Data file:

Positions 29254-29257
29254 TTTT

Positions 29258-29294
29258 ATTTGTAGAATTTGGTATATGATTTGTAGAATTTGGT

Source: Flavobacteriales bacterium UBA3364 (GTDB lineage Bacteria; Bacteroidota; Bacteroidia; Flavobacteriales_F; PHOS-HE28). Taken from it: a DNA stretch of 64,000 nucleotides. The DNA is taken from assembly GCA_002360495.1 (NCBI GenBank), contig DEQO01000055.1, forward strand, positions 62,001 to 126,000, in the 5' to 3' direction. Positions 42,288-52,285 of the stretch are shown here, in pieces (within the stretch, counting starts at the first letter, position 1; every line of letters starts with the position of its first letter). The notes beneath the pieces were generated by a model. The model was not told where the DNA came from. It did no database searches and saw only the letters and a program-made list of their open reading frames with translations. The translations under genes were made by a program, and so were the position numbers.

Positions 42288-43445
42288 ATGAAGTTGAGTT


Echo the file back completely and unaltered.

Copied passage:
Positions 29254-29257
29254 TTTT

Positions 29258-29294
29258 ATTTGTAGAATTTGGTATATGATTTGTAGAATTTGGT

Source: Flavobacteriales bacterium UBA3364 (GTDB lineage Bacteria; Bacteroidota; Bacteroidia; Flavobacteriales_F; PHOS-HE28). Taken from it: a DNA stretch of 64,000 nucleotides. The DNA is taken from assembly GCA_002360495.1 (NCBI GenBank), contig DEQO01000055.1, forward strand, positions 62,001 to 126,000, in the 5' to 3' direction. Positions 42,288-52,285 of the stretch are shown here, in pieces (within the stretch, counting starts at the first letter, position 1; every line of letters starts with the position of its first letter). The notes beneath the pieces were generated by a model. The model was not told where the DNA came from. It did no database searches and saw only the letters and a program-made list of their open reading frames with translations. The translations under genes were made by a program, and so were the position numbers.

Positions 42288-43445
42288 ATGAAGTTGAGTT